Last week’s jobs report was full of good news, with 916,000 Americans finding work in March. But weekly jobless claims also came in higher than expected, with 719,000 new applications for unemployment benefits.
The economy is rebounding, but there are still several sectors that will take time to turn around. That means millions of Americans will continue to need help. They’ll get it, at least through Sept. 6. Just days before enhanced federal benefits were set to expire, they were extended by the latest stimulus package. The cost of the extension was $260 billion.
At this point, a majority of unemployment recipients are getting their checks either through enhanced federal benefits or Pandemic Unemployment Assistance (PUA), a program created by Congress last year to offer benefits to workers who had not previously been covered, such as gig workers or the self-employed.
No matter how generous the benefit levels, however, the money only helps if it reaches recipients in need. Over the past year, too many states have failed that test, their systems overwhelmed both by the sheer volume of applications and the challenges created by adding new types of benefits and qualifications.
“It is crucial that we have an efficient unemployment insurance program,” says Maryland state Del. Lorig Charkoudian. “People are suffering and need the money they’ve paid into the system. It’s also a really crucial macroeconomic counter-cyclical tool, injecting money into the economy as fast as you can.”
Millions of unemployed workers faced serious frustrations in 2020 and into this year, unable to log into systems or having to wait weeks and months to get answers about their claim status. “Most states at this point are not meeting federal standards of getting benefits out within 14 to 21 days,” says Nzingha Hooker, an attorney with the National Employment Law Project, a progressive research and advocacy group.
Charkoudian sponsored a bill that would speed up timelines, increase consumer service standards and require that the Maryland Department of Labor maintain sufficient staffing to ensure applicants can speak to a human being. It would require that 92 percent of claims be adjudicated within 21 days and establish a single point of contact for applicants whose claims aren’t resolved within eight weeks. In addition, the bill would connect unemployment applicants to the state’s health insurance exchange.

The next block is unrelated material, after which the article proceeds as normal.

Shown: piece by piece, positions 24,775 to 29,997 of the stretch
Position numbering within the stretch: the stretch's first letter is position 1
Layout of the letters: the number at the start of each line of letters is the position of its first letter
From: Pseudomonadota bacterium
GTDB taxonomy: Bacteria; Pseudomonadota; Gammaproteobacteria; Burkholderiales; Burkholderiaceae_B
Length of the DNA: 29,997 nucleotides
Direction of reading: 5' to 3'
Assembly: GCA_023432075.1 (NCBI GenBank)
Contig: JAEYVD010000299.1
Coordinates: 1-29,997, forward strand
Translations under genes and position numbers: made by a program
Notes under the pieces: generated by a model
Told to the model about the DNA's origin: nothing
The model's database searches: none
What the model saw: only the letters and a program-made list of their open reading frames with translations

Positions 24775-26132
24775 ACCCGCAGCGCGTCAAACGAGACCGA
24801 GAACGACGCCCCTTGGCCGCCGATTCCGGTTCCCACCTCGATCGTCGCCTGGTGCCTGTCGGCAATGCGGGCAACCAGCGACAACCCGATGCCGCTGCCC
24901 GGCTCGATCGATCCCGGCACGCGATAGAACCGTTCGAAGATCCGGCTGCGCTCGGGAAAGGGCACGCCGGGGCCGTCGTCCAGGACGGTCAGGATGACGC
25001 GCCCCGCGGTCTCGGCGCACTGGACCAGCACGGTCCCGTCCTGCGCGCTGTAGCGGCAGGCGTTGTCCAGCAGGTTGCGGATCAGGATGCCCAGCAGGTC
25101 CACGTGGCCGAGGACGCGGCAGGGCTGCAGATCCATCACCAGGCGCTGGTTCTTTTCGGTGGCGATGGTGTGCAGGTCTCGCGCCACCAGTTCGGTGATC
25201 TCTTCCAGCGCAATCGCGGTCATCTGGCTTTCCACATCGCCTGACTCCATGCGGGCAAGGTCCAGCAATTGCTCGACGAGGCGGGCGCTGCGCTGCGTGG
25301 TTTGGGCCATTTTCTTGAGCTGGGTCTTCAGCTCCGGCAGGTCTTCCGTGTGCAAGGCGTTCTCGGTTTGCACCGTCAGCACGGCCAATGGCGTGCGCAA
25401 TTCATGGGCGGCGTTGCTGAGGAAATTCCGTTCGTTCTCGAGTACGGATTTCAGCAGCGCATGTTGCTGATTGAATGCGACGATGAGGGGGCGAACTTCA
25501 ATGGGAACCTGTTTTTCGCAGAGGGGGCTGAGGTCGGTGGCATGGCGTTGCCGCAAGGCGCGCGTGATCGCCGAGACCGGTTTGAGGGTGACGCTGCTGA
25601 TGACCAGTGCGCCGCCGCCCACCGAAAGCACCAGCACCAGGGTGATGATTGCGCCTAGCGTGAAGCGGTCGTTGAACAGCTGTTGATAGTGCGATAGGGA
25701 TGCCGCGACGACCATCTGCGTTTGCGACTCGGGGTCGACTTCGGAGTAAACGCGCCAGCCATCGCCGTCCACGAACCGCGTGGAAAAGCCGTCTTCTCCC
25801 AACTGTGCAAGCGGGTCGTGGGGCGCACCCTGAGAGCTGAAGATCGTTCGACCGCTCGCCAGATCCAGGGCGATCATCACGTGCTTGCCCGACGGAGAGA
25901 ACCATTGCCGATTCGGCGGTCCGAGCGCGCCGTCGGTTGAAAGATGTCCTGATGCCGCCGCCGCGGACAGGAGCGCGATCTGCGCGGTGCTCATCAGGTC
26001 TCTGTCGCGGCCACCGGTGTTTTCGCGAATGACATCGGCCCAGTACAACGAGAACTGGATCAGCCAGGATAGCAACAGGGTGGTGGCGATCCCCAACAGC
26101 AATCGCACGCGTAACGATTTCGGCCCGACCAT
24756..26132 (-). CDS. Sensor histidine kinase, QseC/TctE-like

“Structurally, the department hasn’t gotten it right,” Charkoudian says. “The department has to get the structures right in order to maximize its ability to get the resources out to people.”
Unemployment is a mixed federal-state program. Most of the burden of paying for administration falls on the feds. That’s one reason states have been unwilling to pay for updates to their creaky computer systems. The other is that, until last year, they didn’t see the need. It didn’t make sense to legislators to spend $45 million upgrading a system that prior to the pandemic might have processed 250 claims a week.
Hooker says that states are now taking steps to modernize their IT systems, such as opening up 24-hour access to call centers or taking the simple step of allowing people to leave messages. “A lot of these delays are not about outdated computer systems,” she says. “Some of the states that were among the first to get out benefits were using old COBOL programs,” referring to the antiquated programming language many systems still rely on.
The new federal benefit levels and programs added complexity to the process, she notes. States have also failed to protect fully against fraud. Last week, the Government Accountability Office reported that states had made more than $3.6 billion in PUA overpayments from March 2020 through February, plus an additional $2.6 billion worth of traditional unemployment insurance overpayments. Other estimates of the amount lost to fraud run far higher, up in the $40 billion range and beyond.
Short on cash, a total of 20 states have borrowed a total of $50 billion from the feds to pay out benefits. Despite the influx of federal aid to states included in the stimulus, paying off that debt will likely not be the first order of business. Those loans are, at least for now, interest-free.